Aimee Horton

When it’s all about dummies.

Dec
11

Dummies, Diddy, Noo-Noo, Soother, Pacifier, Doh-Doh, Peace Plug, whatever you refer to them as we all have our opinions on dummies.

What’s mine?  Well I hate them, not because I don’t believe in them.  I’m not against them – although I do have my limits after seeing them used to stop a child talking at a parent, rather then for comfort.  But I hate them for the pure and simple reason that the Chunky Monkey is an addict.

Before I had my children I didn’t want to go down the dummy route.  No real reason, I’m just not a fan per se.  Then I had The Beast, and on about week two after very little sleep and literally being sucked dry on an hourly basis I ignored the much finger wagging from the Midwife, and after I’d tried and I quote ‘letting him suckle your little finger he won’t know the difference” (he BLOODY WELL did) I caved.

The little bugger treasure refused.

I continued to try dutifully for weeks, possibly even months; I tried a million different types and brands.  I was desperate, the child wouldn’t stop crying, and wouldn’t stop feeding, wouldn’t go to sleep without me in his mouth or being bounced up and down like he was on a piece of elastic (I seriously considered tying his feeding pillow to a pulley system and taping him too it).  But he never took to it.  As he got older I watched my friends as they struggled to wean their children off their dummies I was relieved, it meant, for once, my child was the pain free one. HA.

Then the Chunky Monkey came along, I bought a pack of dummies just in case.  Even though he was a good baby, he was still a newborn, so within a week I’d cracked and he was hooked. Peace ensued on the Horton household.  The whole newborn baby thing was a breeze in comparison to first time round, over night instead of numerous night feeds, if he woke up I’d simply pop the dummy in and he slept through.  I made a rule, 6 months no more in the day, and 1 year we’d bin it at night.  THAT was how it was going to work. Yes. Yes it was.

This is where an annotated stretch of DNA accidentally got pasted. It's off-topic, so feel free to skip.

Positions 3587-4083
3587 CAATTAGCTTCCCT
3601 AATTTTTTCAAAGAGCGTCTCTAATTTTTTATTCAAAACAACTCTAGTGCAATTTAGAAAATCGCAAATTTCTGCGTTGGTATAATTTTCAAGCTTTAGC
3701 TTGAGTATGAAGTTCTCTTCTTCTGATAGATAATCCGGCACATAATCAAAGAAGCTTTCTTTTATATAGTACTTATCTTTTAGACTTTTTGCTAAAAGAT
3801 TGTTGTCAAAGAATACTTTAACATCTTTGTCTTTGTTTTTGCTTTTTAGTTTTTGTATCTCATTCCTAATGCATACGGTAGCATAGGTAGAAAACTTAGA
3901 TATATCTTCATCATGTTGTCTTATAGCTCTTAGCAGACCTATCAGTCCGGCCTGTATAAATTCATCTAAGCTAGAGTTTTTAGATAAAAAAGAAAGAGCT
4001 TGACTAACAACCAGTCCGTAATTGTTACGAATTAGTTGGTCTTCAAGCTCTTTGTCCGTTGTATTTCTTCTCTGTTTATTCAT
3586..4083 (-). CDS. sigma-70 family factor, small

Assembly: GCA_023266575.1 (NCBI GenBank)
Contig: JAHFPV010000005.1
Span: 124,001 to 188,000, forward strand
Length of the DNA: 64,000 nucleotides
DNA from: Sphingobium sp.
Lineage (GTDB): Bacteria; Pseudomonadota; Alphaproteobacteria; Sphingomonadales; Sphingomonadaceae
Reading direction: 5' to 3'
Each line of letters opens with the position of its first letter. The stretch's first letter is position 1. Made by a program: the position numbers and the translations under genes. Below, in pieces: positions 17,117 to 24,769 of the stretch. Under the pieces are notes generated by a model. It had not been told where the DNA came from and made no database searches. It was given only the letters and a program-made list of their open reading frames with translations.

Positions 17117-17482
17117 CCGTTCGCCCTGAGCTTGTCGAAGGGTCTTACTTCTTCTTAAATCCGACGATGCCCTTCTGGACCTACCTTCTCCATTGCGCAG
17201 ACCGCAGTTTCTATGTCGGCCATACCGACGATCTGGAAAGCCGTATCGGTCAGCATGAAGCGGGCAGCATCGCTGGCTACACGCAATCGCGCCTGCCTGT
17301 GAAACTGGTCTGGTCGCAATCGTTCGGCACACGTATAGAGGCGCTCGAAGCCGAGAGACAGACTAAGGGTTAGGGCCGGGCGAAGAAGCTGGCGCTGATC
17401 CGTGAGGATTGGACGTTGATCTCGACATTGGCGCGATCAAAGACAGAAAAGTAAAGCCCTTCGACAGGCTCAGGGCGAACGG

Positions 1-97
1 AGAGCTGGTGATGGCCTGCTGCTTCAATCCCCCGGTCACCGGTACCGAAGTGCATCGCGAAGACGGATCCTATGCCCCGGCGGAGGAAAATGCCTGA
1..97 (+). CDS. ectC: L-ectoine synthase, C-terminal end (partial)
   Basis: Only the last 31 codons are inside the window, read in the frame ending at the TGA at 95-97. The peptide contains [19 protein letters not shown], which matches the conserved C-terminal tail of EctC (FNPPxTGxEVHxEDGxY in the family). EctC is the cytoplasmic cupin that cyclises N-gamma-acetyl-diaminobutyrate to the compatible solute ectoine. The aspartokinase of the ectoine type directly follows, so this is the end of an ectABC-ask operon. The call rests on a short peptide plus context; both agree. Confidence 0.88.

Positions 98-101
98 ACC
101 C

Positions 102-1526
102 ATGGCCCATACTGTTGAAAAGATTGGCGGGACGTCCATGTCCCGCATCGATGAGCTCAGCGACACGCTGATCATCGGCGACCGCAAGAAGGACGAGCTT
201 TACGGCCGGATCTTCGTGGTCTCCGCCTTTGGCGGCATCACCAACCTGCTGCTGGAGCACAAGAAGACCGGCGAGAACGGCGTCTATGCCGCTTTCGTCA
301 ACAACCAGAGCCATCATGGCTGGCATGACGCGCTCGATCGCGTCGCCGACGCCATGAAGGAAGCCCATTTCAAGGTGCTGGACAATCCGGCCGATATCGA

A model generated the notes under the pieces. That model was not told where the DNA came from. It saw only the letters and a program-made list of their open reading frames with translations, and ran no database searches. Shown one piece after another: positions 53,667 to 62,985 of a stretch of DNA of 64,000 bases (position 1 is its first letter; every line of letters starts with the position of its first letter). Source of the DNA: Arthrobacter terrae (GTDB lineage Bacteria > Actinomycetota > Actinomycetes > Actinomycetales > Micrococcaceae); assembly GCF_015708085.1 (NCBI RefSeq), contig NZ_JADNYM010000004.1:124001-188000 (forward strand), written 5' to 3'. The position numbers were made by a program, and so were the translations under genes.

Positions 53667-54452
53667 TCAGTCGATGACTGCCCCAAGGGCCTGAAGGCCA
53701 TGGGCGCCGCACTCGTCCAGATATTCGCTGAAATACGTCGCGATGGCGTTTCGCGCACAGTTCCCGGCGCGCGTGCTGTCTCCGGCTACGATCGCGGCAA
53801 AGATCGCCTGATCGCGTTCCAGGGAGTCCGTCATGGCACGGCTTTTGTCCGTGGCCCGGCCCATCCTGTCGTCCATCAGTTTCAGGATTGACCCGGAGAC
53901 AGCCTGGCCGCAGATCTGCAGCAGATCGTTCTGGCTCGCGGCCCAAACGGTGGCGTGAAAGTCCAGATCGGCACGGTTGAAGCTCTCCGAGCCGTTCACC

Then it all went horribly wrong.  He started to rely on the blinkin’ thing.  He’d wake up as SOON as it fell out of his mouth; it happened around the time he started teething and then caught chicken pox.  This happened to be around the time of his 6 month anniversary.  I made excuses, after all, it would be cruel to take it away from him while he was teething wouldn’t it?

We continued on, kidding ourselves that we’d dump it as soon as he was better.  As the first anniversary of his birth approached we decided that we’d do it all in one big chunk.  His 1st birthday came, and as I put him to bed, he *may* have had two dummies clipped to him and one in either hand.  Not only had he become reliant, but so had I.

Now he’s two.  He’s a fully fledged talking little boy.  And we’re he’s as addicted as ever.  Whilst the general rule is no dummy in the day, unless I’ve got a headache he’s properly upset somehow they seem to appear in our day to day lives.  I trip over them, stand on them, discover them in my slippers and under my pillow.  The lack of them makes him grumpy and irritable.  Basically, he’s how I am when it’s my turn to drive on a night out and can’t have a gin.

I KNOW it’s time to get rid of them.  I worry about his teeth, I worry it’s going to impact his speech, and to be honest, I just don’t like them.

However, I have no idea how to remove them from our lives.  I mean, what is a good age? Should I have done it earlier?  When he didn’t understand? When I was doing controlled crying?  Now he sees them from miles away – he’s been known to push chairs or pile up cushions to clamber up to retrieve one on a windowsill behind a photo frame, have we left it too late?

He’s two after all, he has the reasoning skills of…well…a two year old.  You know the kind, “no darling you can’t jump up and down in that puddle of wee….no I don’t care that it’s your own…” results in a full blown 35 minute tantrum.